Trout derby nets record turnout

May 02, 2010|By JENNIFER FITCH

CHAMBERSBURG, Pa. - Chambersburg hosted a derby of its own this weekend, but there weren't any jockeys, high-strung horses or speed records involved.

The Chambersburg Noontime Lions Club registered 1,500 people for its 13th annual trout derby, which was held Saturday and Sunday. The turnout set a record, with 200 more people fishing in the Conococheague Creek than in a typical year.

Proceeds totaling more than $20,000 will be used for various charitable opportunities in the community, according to John Nogle, the trout derby's chairman.

Each month the club provides funding for 12 to 15 eyeglasses and more than 20 eye exams for area residents, Nogle said.


"In five years, this year included, we raised over $200,000. That's plugged right back into the community," he said.

The derby not only brings in money for the Lions, but also for some of the luckier fishermen. Of the 2,000 trout stocked in a five-mile stretch, 561 had tags that corresponded to prizes.

One tagged fish carried a $2,000 prize if caught. It was not.

The largest trout, which was 18 3/4 inches long, fetched $1,405 for Fred Neidig. The second-largest won $705 for Jamie Davis and the third-largest brought in $235 for Andrew Wunder.

Donna Jackson of Shippensburg, Pa., won $200 at a past derby. The catch this year didn't prove to be as fortunate, but Jackson was excited to participate again after living in Oklahoma for several years.

"I caught a trout yesterday, but it wasn't tagged," said James Burkhart of Shippensburg.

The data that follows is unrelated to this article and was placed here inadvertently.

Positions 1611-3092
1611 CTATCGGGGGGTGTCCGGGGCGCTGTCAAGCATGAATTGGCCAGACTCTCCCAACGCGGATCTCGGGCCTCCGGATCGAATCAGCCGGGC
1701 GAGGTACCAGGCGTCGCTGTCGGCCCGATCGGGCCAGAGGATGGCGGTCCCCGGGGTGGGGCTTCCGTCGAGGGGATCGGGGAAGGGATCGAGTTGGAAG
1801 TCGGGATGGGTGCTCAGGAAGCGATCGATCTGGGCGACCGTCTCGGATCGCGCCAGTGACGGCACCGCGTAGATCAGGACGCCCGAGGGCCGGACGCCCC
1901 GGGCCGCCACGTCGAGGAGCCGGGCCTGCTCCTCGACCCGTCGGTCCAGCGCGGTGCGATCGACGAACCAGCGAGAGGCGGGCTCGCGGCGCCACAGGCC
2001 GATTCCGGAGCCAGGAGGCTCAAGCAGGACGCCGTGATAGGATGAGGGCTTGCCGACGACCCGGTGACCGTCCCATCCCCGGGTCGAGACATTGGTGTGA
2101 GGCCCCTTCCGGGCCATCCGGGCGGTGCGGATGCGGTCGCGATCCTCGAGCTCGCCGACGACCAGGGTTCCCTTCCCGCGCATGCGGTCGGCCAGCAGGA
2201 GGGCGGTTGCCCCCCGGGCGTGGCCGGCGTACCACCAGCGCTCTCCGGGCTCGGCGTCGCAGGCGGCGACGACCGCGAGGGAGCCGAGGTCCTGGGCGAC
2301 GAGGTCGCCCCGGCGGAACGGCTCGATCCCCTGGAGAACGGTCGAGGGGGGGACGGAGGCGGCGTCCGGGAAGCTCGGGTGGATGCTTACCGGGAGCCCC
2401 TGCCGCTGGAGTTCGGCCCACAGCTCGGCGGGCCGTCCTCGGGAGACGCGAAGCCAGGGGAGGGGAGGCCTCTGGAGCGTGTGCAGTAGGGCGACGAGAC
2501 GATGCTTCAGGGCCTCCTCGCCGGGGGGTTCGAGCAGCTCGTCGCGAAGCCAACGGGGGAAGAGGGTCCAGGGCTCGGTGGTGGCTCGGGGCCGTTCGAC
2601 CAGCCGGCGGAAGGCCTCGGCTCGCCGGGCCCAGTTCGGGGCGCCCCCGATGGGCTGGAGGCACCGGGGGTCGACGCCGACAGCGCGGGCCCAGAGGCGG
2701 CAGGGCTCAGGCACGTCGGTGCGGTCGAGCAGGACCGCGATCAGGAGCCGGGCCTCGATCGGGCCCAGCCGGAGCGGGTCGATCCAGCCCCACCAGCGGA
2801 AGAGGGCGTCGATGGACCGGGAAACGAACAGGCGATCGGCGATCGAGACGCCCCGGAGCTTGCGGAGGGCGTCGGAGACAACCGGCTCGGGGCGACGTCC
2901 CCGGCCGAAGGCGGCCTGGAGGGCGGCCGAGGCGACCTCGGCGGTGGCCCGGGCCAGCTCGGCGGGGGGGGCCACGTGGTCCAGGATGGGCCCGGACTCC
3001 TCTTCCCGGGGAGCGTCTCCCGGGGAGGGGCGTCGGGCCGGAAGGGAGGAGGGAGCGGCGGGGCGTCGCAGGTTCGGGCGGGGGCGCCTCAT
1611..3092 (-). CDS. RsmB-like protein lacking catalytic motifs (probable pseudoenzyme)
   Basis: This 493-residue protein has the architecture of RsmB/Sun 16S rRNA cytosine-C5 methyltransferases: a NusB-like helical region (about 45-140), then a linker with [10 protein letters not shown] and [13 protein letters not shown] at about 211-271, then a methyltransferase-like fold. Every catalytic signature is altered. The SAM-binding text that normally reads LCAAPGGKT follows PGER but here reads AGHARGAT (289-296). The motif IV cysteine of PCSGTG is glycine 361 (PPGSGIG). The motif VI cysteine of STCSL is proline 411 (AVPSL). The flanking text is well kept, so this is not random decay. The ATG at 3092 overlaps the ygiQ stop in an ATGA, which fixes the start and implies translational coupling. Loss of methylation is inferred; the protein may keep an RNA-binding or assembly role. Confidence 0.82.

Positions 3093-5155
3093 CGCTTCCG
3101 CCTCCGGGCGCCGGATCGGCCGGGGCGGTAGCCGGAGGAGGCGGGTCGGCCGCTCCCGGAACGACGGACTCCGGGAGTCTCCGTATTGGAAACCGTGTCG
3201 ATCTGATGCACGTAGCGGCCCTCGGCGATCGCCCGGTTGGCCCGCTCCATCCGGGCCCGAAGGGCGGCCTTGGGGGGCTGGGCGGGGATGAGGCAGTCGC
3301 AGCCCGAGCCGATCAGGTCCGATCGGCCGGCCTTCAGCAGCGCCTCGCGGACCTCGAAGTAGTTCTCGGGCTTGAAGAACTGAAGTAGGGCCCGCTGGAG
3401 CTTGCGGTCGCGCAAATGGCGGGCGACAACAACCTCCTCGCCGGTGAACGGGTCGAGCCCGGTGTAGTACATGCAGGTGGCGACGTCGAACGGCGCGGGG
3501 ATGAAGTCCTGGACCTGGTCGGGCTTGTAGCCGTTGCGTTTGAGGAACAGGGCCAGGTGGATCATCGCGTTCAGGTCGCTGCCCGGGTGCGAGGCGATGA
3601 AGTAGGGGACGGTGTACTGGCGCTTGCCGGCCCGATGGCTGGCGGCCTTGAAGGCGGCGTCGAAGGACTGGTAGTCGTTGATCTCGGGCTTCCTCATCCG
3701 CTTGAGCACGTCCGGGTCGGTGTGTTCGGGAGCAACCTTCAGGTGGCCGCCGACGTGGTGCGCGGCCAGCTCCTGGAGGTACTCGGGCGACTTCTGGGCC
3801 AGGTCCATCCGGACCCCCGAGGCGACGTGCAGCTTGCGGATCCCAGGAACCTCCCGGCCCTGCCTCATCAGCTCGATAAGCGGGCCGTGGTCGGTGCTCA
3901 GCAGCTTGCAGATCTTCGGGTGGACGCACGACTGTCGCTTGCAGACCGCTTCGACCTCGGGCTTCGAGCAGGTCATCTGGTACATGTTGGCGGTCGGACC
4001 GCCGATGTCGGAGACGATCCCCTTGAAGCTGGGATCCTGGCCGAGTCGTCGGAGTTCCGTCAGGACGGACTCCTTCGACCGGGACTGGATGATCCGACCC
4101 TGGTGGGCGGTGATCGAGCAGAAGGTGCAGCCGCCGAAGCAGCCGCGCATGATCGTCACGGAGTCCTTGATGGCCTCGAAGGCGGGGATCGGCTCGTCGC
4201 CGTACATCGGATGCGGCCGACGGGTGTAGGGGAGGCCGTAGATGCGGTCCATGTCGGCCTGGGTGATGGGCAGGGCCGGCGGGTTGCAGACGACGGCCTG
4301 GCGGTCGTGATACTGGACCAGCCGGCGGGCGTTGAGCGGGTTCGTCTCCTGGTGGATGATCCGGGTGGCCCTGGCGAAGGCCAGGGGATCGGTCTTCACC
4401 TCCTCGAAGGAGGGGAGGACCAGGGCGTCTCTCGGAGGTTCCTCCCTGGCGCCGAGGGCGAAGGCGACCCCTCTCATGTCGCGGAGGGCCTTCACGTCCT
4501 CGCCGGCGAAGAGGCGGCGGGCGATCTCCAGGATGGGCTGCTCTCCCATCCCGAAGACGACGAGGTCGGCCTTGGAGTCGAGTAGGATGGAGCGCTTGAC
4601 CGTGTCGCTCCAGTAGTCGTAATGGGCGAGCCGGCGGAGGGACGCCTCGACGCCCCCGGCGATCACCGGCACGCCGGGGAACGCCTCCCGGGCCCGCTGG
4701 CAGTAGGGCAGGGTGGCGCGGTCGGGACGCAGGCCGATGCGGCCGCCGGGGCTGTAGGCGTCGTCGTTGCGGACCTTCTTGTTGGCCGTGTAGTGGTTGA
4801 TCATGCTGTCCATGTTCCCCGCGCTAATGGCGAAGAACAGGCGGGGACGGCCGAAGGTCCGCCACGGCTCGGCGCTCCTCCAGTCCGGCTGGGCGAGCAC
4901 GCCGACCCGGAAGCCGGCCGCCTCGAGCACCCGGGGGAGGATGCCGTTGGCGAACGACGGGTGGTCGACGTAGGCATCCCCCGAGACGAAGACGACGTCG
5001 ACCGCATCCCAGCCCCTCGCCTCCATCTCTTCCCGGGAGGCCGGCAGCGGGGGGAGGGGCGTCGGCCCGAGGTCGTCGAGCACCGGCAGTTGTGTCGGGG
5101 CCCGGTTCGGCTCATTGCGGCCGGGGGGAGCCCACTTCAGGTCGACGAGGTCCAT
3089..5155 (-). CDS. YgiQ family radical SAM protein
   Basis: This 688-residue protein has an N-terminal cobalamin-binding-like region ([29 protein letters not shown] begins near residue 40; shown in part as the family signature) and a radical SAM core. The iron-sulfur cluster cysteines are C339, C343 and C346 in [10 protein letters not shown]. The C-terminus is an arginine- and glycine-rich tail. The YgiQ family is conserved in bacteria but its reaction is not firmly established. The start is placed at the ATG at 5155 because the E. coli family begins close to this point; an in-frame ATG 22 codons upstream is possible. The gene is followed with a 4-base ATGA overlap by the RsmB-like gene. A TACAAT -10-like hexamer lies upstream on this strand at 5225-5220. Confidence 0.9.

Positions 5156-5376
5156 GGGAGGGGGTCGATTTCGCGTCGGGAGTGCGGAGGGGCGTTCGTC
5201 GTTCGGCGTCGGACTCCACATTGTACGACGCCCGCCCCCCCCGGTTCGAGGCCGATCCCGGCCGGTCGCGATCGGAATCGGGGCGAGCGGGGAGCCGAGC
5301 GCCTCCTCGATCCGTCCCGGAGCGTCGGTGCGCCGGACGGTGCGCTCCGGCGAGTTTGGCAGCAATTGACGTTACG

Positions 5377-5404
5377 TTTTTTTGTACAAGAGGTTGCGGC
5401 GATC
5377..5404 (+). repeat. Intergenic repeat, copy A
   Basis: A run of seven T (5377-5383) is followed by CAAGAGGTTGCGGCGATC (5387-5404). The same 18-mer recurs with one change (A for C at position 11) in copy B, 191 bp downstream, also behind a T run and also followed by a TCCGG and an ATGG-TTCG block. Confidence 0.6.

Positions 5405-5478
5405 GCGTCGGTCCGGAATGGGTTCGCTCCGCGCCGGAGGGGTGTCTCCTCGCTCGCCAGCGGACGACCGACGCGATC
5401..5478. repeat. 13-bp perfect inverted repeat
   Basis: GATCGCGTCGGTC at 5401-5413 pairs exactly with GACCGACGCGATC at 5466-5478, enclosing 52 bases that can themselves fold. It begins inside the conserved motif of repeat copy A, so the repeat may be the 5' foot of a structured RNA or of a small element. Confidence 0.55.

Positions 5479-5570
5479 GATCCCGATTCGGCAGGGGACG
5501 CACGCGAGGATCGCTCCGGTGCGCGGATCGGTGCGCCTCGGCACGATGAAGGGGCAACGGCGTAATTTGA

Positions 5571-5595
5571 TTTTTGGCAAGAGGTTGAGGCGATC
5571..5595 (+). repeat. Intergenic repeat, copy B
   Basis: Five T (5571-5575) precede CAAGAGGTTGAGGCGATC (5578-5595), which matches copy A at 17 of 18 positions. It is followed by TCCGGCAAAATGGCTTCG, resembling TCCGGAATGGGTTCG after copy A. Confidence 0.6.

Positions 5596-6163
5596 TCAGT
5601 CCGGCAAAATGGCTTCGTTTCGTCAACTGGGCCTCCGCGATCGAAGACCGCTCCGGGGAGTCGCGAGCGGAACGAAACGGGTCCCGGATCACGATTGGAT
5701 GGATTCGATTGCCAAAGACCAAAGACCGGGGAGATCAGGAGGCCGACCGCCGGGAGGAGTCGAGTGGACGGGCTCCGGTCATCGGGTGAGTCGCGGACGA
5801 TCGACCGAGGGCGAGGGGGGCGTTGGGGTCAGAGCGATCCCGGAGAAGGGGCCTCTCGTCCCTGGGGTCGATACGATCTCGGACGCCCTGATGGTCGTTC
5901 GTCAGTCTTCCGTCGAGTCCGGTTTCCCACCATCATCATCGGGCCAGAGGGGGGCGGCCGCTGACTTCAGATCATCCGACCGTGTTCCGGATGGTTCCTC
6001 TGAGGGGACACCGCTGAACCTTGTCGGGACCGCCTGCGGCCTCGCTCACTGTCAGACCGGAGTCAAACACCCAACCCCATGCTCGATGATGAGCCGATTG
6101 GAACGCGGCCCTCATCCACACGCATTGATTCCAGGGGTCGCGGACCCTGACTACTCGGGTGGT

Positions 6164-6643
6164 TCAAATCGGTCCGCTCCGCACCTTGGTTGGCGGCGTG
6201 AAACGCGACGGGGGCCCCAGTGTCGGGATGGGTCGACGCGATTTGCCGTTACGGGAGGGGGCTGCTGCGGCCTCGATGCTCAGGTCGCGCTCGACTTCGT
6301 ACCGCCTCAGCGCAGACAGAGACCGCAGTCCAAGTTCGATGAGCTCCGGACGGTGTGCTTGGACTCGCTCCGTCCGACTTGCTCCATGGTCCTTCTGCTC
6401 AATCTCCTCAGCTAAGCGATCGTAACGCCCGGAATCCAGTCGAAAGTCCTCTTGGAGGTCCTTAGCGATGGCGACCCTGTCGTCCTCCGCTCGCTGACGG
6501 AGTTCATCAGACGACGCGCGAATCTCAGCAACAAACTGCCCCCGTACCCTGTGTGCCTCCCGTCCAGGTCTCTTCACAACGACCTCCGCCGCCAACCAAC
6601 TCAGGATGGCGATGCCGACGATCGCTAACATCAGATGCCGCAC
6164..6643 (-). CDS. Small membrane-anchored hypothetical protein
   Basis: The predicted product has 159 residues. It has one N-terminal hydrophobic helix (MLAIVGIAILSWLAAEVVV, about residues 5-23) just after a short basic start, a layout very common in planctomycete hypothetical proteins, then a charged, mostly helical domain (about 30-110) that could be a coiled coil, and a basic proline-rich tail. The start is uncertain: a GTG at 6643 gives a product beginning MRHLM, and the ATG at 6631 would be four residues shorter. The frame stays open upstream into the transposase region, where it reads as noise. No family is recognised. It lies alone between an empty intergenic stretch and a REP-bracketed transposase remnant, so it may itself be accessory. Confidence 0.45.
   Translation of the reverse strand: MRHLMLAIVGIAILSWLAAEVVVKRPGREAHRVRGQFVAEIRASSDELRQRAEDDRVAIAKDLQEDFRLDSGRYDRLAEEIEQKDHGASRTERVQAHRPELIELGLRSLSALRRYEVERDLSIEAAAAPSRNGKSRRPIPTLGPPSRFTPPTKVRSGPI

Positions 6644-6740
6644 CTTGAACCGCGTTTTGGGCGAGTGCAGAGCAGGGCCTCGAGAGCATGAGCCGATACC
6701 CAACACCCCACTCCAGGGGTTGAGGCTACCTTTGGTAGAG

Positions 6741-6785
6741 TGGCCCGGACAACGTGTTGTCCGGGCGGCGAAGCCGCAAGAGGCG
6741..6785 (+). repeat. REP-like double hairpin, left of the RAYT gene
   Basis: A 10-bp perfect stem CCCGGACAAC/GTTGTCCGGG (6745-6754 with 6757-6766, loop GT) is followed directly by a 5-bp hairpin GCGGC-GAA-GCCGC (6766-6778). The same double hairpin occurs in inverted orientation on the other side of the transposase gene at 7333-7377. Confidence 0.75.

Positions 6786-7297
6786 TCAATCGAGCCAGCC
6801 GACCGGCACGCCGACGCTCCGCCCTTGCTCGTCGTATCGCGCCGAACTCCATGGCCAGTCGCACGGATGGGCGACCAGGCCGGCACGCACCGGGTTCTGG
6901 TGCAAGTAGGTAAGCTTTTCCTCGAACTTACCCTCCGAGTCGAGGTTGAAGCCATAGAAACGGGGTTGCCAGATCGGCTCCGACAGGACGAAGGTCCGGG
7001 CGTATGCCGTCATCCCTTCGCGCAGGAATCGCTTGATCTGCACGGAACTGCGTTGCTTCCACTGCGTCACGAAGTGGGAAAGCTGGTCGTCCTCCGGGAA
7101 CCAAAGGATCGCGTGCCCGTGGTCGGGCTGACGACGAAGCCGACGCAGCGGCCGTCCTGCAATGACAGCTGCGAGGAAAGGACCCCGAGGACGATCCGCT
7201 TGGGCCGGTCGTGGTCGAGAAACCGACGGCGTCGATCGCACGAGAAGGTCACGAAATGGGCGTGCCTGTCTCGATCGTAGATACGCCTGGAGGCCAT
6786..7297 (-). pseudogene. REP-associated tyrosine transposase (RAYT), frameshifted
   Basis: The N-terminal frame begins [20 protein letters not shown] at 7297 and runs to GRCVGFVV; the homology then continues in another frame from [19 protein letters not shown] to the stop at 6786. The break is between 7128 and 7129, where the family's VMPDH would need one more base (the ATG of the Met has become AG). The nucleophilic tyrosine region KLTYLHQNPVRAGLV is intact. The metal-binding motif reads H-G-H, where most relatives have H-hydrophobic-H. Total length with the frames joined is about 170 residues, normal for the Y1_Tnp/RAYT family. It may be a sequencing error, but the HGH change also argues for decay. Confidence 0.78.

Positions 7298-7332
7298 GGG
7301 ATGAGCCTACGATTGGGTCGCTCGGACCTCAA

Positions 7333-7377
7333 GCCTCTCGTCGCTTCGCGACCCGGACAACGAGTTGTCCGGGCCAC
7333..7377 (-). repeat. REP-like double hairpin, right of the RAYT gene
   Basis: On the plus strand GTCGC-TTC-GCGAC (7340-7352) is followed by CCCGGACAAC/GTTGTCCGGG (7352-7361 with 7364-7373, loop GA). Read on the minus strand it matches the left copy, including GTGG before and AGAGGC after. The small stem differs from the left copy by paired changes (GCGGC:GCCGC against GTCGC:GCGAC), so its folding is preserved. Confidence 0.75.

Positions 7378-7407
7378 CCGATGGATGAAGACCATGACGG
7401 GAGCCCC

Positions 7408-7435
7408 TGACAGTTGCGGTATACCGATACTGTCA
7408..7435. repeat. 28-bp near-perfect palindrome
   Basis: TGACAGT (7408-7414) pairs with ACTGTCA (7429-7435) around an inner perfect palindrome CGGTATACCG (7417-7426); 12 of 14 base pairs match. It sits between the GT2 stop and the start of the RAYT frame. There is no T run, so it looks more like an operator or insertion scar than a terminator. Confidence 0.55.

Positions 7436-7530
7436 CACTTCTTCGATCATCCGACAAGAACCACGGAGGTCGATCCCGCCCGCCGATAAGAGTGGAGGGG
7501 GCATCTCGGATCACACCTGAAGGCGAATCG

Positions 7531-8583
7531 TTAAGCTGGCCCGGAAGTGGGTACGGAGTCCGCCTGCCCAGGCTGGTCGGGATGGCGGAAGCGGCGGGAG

As rain tapped on the top and sides of the registration tent at lunchtime Sunday, Jackson, Burkhart and other participants huddled together to await the announcement of raffle prizes, including televisions and fishing gear.

Kenny Kohler of York, Pa., fished both days and caught a trout tagged for a $25 prize on Sunday afternoon. Kohler, who has participated in the derby for eight years, said a lot of the chances of catching trout depend on the conditions.

"That's the main part, how the water looks," he said.

Businesses stepped up with donations this year, despite economic strains, Nogle said.

"We were blessed," he said.

Participants came to the trout derby from New York, New Jersey, Maryland and West Virginia. One registrant was from Florida.

"The weather certainly helped. And word keeps spreading," Nogle said of the increased participation.

Volunteers from Cornell Abraxas would be tidying up along the stream after the derby's conclusion, Nogle said.

"We try to clean up the stream and thank the private property owners," he said.

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